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31 dishes: A guide to China's regional specialties
Each of China's 31 provinces and municipalities has a signature dish. Your culinary journey -- which reaches far beyond Sichuan and Guangdong -- begins here
China has more gourmet styles than you can shake a lamb skewer at: from the spicy heat of the southwest to the hearty meat of nomadic minorities, to the seafood-heavy menus in the southeast.
There are 31 provinces and municipalities spread across the mainland's 9.6 million square kilometers, and each brings a unique approach to meal times.
To take you across the massive country plate by plate, we’ve selected a specialty dish from each mainland province and municipality.
If you can't get to them all, you might at least get to major Chinese cities like Shanghai, where solid renditions of each dish on this list is available in authentic ethnic eateries.
Travel though the entries below, then tell us your favorite Chinese dish via our Facebook poll.
1. Anhui province: Hongshao chou guiyu (red-braised fermented mandarin fish, 红烧臭鳜鱼)
The cuisine: Compared with the rest of China, Anhui cuisine relies less on fried and stir-fried dishes. Locals here prefer simple cooking methods, such as braising and stewing.
The dish: Fermented mandarin fish shares a pungency with blue cheese and stinky tofu, but once you get past first impressions, you'll be rewarded with a braised flavor that's highly addictive.
2. Beijing: Kaoya (Peking roast duck, 烤鸭)
The cuisine: Generations of emperors and blue-blooded residents have set the standard for high-end Chinese cuisine.
The city is famous for imperial cuisine, or guan cai (官菜), which uses only premium quality ingredients and is cooked with complex techniques.
The dish: A perfect kaoya is roasted to a reddish color; its skin remains crispy and the meat oozes a fruity flavor.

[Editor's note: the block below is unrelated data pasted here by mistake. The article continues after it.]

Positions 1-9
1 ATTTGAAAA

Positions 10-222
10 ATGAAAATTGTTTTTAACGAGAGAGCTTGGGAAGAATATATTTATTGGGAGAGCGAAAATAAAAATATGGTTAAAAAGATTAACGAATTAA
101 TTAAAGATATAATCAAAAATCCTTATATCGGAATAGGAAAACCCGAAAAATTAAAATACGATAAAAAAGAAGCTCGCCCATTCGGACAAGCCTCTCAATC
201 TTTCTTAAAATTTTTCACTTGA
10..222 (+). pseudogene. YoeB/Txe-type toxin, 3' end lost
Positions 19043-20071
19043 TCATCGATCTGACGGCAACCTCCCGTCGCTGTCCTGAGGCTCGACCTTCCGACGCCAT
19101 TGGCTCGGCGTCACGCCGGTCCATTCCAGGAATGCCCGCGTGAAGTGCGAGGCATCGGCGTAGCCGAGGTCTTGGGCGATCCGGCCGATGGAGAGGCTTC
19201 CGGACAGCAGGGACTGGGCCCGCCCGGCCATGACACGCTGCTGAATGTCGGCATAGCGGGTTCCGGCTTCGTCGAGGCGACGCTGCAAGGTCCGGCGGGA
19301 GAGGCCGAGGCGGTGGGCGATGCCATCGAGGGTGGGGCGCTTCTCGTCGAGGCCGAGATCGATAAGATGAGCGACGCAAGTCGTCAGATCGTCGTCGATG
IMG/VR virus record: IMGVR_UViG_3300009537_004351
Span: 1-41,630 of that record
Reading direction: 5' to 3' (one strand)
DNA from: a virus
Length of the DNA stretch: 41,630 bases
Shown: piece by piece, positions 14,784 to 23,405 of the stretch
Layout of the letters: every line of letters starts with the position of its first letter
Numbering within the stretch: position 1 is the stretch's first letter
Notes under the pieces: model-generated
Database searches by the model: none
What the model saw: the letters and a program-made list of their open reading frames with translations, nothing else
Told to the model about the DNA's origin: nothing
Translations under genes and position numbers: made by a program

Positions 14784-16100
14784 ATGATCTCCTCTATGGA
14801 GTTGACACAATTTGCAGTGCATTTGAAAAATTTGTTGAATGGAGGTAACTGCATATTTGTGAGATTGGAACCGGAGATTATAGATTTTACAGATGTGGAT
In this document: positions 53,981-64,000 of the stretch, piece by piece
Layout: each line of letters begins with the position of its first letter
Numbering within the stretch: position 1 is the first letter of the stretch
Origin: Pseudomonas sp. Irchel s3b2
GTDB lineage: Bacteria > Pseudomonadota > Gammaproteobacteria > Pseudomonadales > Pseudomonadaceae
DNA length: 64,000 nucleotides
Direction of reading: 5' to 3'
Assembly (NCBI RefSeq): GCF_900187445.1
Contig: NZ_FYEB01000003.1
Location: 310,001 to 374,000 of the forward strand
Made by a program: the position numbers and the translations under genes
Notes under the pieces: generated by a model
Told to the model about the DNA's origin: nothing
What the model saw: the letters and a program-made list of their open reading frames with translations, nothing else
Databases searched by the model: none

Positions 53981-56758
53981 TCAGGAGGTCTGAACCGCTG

A whole roasted duck is typically served in two ways: the juicy meat and crispy skin are wrapped in mandarin pancakes with scallion, cucumber and hoisin sauce; and the bones are slow-cooked into a tasty soup.
With a history spanning a century, Beijing-based restaurant chain Quanjude (全聚德) roasts some of China’s best fowls.
3. Chongqing: La zi ji (chili-fried chicken cubes, 辣子鸡)
The cuisine: Even compared with food from Sichuan, China’s mecca of spicy dishes, Chongqing cuisine scores high in spiciness and numb-inducing ingredients.
The dish: La zi ji combines crispy chicken breast cubes with a fireplace of peppercorn, toasted sesame and dried bird’s-eye chilis to create a plate of hot, red deliciousness.
Restaurant chain Sichuan Folk (simplified Chinese site), or ba guo bu yi (巴国布衣), is a good bet for a plate of authentic la zi ji in major Chinese cities.
The nationwide brand also stages thrilling Sichuan “face-changing” opera performance during dinner hours.
4. Fujian province: Fo tiao qiang (Buddha jumps over the wall, 佛跳墙)
The cuisine: Located along the southeastern coast of China, Fujian is famous for fresh seafood, but its flavorful shrimp oil and shrimp paste make the region’s cuisine stand proud.
The dish: Legend has it that this dish is so irresistible that Buddha jumped over the wall for a taste.
Fo tiao qiang is made of 18 pricey ingredients, including shark fin, abalone, sea cucumber, ginseng and scallops, all simmered together for hours with premium Shaoxing rice wine.
If you’re ready to splurge, try sipping fo tiao qiang (RMB 1,280) while seated in a golden throne at Tanshi Imperial Cuisine (谭氏官府菜, simplified Chinese site), a Qing palace-themed restaurant.